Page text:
Hong Kong’s Jumbo Floating Restaurant — a famed but ageing tourist attraction that hosted Queen Elizabeth II and featured in many Hollywood films — has been towed out of the city’s harbour after the COVID-19 pandemic finally sank the struggling business.
- During its 44 years of operation, more than 30 million guests visited Hong Kong’s famed Jumbo Floating Restaurant
- In 2020, it ceased operations due to the pandemic, and millions of dollars were spent on inspections and maintenance
- After months of COVID-19 restrictions, its parent company lacked the funds to maintain it
The massive floating structure — which was designed like a Chinese imperial palace and at 76 metres long could house 2,300 diners — was towed from Aberdeen Harbour on Tuesday.
Since its establishment in 1976, it had received more than 30 million guests.
But Jumbo Floating Restaurant was forced to close in 2020 due to the pandemic, and all staff were laid off.
Parent company Aberdeen Restaurant Enterprises said it had become a financial burden to shareholders, as millions of Hong Kong dollars were spent on inspection and maintenance of the structure every year, even though the restaurant was not in operation.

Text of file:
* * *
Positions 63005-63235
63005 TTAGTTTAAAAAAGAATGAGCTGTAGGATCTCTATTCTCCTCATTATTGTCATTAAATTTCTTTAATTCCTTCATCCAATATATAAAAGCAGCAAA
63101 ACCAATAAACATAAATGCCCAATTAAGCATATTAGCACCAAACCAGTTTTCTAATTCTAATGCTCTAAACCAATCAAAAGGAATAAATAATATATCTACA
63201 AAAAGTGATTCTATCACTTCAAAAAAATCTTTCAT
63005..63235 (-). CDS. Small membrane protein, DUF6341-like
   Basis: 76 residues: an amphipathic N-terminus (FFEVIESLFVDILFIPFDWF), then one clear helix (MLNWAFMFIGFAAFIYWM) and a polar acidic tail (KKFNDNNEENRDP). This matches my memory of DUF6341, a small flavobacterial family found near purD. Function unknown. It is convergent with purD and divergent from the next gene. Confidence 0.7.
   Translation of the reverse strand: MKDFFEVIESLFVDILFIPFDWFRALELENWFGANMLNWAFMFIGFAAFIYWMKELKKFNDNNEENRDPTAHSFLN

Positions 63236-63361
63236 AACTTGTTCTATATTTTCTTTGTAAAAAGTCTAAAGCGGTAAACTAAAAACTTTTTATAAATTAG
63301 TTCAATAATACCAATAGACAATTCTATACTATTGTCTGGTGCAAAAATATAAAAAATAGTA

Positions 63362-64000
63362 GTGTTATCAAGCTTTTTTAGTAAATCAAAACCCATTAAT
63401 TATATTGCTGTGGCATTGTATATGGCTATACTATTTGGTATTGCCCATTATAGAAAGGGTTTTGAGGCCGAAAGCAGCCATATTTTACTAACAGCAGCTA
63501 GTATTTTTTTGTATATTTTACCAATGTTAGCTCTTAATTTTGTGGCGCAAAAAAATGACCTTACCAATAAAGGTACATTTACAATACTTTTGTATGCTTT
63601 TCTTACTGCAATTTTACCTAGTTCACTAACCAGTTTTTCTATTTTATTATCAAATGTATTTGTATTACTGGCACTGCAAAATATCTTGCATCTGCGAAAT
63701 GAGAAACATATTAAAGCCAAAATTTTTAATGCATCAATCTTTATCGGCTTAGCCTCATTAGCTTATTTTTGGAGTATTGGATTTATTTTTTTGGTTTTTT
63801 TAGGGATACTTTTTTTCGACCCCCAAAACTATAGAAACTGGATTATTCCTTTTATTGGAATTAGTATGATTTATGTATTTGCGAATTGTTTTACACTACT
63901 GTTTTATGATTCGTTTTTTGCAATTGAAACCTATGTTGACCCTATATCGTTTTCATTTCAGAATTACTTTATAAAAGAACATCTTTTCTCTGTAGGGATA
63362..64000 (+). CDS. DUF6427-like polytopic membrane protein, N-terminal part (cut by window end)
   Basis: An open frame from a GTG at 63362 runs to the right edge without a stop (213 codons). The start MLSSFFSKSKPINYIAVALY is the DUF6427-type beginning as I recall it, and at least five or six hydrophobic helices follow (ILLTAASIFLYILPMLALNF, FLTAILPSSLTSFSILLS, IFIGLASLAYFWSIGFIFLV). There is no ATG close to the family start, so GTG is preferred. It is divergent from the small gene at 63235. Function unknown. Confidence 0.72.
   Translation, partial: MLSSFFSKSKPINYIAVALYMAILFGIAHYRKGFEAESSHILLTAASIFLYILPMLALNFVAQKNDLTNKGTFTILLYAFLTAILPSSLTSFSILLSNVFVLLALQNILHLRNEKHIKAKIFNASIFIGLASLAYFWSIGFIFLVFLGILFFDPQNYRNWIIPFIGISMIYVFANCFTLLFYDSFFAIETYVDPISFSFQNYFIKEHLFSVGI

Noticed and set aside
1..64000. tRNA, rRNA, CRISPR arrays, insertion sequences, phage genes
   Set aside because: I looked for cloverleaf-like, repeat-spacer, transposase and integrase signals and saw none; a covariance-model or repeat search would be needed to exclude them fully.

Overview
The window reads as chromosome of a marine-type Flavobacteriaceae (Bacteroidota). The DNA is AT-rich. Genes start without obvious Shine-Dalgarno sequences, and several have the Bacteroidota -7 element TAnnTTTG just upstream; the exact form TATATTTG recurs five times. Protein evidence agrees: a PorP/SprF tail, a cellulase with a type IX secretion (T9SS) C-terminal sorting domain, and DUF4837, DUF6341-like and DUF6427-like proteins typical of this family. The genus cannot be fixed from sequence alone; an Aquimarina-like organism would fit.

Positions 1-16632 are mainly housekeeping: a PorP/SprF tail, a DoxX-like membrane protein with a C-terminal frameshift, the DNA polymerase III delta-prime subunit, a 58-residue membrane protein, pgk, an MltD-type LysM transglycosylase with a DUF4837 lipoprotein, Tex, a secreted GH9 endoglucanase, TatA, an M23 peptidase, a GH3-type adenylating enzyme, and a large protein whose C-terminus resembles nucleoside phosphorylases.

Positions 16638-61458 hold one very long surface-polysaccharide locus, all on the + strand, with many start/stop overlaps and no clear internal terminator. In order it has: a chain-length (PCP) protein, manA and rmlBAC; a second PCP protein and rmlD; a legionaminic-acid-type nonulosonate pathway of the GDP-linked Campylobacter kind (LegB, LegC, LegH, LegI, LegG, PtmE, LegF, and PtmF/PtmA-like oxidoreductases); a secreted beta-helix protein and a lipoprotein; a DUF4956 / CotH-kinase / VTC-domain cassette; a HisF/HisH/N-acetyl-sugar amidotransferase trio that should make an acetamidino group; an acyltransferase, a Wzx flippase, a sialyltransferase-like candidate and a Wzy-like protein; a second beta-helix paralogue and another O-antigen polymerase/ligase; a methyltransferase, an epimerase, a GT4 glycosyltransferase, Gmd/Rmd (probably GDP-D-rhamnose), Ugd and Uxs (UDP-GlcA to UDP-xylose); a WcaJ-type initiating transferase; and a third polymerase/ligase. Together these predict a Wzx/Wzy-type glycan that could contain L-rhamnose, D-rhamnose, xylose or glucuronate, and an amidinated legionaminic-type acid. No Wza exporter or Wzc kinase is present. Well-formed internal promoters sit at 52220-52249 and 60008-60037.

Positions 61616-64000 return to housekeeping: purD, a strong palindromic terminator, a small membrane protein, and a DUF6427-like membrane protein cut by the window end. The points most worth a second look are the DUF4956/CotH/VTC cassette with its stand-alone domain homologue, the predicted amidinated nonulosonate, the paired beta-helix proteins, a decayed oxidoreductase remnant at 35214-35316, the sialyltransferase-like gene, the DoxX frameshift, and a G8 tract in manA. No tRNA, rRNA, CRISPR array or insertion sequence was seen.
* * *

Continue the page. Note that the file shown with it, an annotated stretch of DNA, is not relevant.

It said potential deals to keep the restaurant open were thwarted by the high operating costs.
Tugboats towed the restaurant away but it wasn’t clear where it would berth next. The company planned to move it to a lower-cost site where maintenance could still be conducted.
Hong Kong leader Carrie Lam had previously rejected suggestions the city bail out the restaurant, despite calls from politicians to preserve the landmark.
Lam said last month that the government had no plans to invest taxpayers’ money into the restaurant as it was “not good” at running such premises.
Some Hong Kong residents recalled the heyday of Jumbo Kingdom, and expressed disappointment in seeing the restaurant go.
It was famed for its lavish banquet meals, with dishes such as roasted suckling pig, lobster and double-boiled bird’s nest, a Chinese delicacy.
Wong Chi-wah, a boat operator in Aberdeen Harbour, said that in the glory days of the Jumbo Floating Restaurant in the 1990s, flocks of Japanese tourists would visit the restaurants.
“The streets were full of parked vehicles as visitors arrived in big groups,” he said.
Encore Sin, 71, said Hong Kong was losing something unique.
“Over the past few decades, I’ve been to many places around the world to take photographs, but where else in the world are there such floating restaurants? I don’t think there are any left.”